A Year Down Under: Why I'm Finally Heading to Australia

| © Norman Pogson / Alamy Stock Photo

Visiting Australia has always been a dream of mine. This year, I’m taking a leap of faith and moving abroad to spend a year Down Under – here’s why.

Why Australia?

Australia has been on my bucket list for a decade. I’ve dreamed of seeing the Sydney Opera House, marvelling at the 12 Apostles on the Great Ocean Road, seeing kangaroos and koalas in the wild, and swimming in the crystal-clear blue waters of the Great Barrier Reef. It’s been a destination I’ve always wanted to visit.

And Australia is big – this is a vast country with a lot to see and do. You could spend a lifetime here and not see it all. I’d personally never considered a trip of less than a month, as it would be too limiting. Plus, it’s a long way from Europe and North America – and flights are expensive, too. If I was going to go all that way, I wanted to make sure the long journey there would be worthwhile. So why not go for an entire year?

But the real reason that this destination is so attractive to me is undoubtedly because of their working holiday maker visa programme. People between the ages of 18 and 30, from a number of countries around the world, are eligible for a one-year visa to work, travel and live in Australia. For decades, young people and backpackers have made Oz a popular destination for a gap year.

Why I chose to move abroad (again)

For me, my decision to move to Australia was based on the eligibility requirements for the visa. I recently turned 30 – the clock was ticking for me to apply for the working holiday visa. It really was a now-or-never decision: if I waited any longer, past my 31st birthday, I’d be too old and therefore ineligible for the visa. I decided it had to be now.

Personally and professionally, there’s never been a better time to upend my life and move abroad. I’m divorced and single, with no partner, children, pets or mortgage to tie me to life in the UK. My role has given me invaluable experience as a writer and editor, and an incredibly supportive network of colleagues who understand the need for travel and adventure. I know I can put these skills to good use abroad.

As I’m an American living in the UK, I’ve already experienced what it’s like to leave my home country behind and live in a new destination. I know how to move abroad; I’ve done it once before, and I know I can do it again. The circumstances are certainly different – when I moved to the UK, I did so planning it to be a permanent move. This time around, my time in Australia will be limited to just a year, both for visa purposes and personal reasons.

I’m used to navigating unfamiliar systems and cultural differences. I have plenty of experience managing a life abroad. The idea of living in a different country isn’t all that scary or overwhelming for me – after all, I’ve been doing it for over six years now. Whatever I end up doing Down Under, I know it’ll be a fantastic adventure.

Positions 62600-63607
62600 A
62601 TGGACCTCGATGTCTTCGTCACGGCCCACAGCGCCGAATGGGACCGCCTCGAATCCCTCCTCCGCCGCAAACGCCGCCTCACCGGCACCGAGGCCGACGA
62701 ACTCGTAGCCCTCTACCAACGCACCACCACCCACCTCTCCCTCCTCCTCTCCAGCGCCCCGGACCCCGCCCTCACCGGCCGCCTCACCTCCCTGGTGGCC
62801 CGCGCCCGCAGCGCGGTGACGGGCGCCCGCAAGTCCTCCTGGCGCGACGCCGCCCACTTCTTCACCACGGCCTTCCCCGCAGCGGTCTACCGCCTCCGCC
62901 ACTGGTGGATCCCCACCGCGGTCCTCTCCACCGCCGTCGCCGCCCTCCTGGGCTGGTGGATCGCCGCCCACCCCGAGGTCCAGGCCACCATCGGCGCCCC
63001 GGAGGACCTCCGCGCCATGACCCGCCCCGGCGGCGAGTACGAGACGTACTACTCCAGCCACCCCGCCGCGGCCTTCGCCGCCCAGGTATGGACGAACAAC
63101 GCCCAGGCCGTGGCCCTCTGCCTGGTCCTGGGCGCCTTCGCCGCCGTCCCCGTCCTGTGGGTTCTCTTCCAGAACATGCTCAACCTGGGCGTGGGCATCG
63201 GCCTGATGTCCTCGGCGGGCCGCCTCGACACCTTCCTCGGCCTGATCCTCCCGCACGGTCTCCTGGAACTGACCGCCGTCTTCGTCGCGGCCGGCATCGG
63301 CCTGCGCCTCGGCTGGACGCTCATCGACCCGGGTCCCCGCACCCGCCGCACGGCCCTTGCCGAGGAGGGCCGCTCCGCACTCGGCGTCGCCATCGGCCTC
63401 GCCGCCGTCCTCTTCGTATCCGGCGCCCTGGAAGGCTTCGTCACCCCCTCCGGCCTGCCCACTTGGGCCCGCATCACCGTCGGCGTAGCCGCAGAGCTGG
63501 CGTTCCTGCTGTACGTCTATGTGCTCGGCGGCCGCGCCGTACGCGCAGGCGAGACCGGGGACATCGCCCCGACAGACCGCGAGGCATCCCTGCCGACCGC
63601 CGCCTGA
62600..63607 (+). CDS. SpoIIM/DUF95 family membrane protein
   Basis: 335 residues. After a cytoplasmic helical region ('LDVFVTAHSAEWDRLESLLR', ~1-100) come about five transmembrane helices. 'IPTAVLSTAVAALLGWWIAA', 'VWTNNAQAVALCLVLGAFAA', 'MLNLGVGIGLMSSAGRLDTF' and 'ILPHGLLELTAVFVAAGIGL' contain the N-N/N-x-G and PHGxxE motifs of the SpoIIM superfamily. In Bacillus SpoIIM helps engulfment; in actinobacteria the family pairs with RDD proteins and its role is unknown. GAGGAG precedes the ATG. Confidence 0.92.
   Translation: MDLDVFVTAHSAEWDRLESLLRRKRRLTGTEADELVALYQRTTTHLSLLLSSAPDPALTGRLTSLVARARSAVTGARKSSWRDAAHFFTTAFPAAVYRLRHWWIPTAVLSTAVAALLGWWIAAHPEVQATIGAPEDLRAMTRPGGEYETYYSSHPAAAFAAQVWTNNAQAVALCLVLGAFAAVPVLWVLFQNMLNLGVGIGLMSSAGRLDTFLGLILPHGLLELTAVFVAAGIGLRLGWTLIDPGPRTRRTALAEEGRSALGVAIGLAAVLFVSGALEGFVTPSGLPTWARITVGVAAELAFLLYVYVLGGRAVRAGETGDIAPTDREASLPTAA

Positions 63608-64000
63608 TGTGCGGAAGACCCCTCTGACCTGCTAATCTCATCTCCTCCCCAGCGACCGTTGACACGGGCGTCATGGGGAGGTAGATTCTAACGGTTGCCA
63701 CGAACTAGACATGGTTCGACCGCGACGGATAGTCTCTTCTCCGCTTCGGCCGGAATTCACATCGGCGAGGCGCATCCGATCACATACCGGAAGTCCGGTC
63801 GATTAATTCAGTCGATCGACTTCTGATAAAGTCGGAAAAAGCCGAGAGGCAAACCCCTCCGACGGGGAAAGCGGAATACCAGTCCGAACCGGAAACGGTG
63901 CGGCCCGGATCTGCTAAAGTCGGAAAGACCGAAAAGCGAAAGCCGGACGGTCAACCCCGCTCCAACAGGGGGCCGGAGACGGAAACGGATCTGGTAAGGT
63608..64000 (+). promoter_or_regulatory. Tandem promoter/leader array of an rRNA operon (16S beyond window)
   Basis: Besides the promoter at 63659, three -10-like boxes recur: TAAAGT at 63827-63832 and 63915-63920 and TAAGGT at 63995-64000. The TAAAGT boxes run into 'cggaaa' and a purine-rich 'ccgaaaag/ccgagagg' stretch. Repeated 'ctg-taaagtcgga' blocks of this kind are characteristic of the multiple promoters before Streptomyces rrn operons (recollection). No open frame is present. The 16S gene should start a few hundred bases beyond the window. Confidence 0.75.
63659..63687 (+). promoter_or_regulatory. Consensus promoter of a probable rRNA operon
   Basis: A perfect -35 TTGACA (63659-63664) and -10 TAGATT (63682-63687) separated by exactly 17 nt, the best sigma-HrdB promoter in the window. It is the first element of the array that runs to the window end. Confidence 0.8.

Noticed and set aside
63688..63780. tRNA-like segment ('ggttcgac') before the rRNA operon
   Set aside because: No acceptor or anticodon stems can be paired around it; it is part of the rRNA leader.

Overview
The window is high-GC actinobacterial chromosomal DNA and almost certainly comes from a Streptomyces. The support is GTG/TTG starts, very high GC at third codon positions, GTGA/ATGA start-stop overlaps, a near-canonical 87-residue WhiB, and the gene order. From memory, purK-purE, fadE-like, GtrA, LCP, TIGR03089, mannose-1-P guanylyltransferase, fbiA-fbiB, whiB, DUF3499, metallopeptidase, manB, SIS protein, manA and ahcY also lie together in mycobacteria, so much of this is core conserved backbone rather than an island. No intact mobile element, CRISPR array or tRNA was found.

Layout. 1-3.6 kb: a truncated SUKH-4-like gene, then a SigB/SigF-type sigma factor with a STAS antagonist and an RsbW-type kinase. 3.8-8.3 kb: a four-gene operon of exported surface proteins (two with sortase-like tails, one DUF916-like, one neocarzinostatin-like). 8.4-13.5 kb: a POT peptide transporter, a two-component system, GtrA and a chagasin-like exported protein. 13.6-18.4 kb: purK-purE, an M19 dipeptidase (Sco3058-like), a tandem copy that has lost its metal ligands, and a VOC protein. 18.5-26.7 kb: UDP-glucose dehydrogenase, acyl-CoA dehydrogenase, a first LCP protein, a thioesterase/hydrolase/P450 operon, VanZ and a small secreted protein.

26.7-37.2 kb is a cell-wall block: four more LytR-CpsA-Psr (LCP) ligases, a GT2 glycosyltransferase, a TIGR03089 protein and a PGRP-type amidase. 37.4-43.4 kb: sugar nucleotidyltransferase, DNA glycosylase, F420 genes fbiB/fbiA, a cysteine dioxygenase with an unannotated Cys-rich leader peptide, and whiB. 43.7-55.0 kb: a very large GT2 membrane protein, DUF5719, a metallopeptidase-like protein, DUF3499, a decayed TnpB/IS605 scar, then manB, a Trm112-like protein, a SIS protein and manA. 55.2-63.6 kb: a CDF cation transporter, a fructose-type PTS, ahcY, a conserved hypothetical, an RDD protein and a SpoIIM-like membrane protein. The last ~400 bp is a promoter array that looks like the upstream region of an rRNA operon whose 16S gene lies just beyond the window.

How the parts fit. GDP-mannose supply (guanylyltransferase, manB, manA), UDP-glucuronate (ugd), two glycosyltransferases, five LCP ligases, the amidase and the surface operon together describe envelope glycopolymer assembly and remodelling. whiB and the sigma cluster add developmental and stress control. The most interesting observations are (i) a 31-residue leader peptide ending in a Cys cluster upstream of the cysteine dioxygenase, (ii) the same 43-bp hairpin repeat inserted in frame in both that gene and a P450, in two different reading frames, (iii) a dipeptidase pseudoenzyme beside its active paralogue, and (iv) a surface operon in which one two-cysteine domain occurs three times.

The Australian Working Holiday Visa

The Working Holiday Maker (WHM) visa for Australia is relatively straightforward to understand and apply for. Applicants will apply online for either a Working Holiday visa (subclass 417) or a Work and Holiday visa (subclass 462), depending on nationality. British citizens should apply for subclass 417, and American citizens should apply for subclass 462. Although I have permanent residency in the UK, I am not a British citizen and therefore applied for subclass 462 based on my American citizenship. Both visa applications cost the same amount: $510 Australian dollars (~£296).

The eligibility criteria is fairly simple: applicants need a valid passport and need to be between the ages of 18 and 30 (or up to 35, in some cases). You’ll need to show proof of funds to support yourself in Australia and leave Australia at the end of your year – approximately $5,000 Australian dollars (~£2,900). You’ll need to meet various health and character requirements, and confirm you’ll adhere to the Australian Values Statement. For applicants applying for subclass 462, you’ll need to meet the English language and education requirements – the equivalent to a high school diploma (or higher) is required for this visa.

Applying for the visa was a breeze – I’m incredibly privileged with my US passport. My visa was granted within one minute of payment. With my visa (electronically) in hand, I booked my one-way flight to Sydney.

Australia has recently made new changes to their working holiday visa programme. Soon, working holiday makers will be able to work for one employer for up to 12 months – instead of the current maximum limit of six months. There has even been discussion of extending the age limit up to 50. These exciting developments would certainly make Australia an even more attractive option for a year abroad.

Making the choice to move abroad is exciting and terrifying; moving in and of itself is emotional and overwhelming. But with itchy feet and an insatiable case of wanderlust, I know this decision is right for me. Follow along with my adventures Down Under and beyond on my travel blog, Away With Maja.

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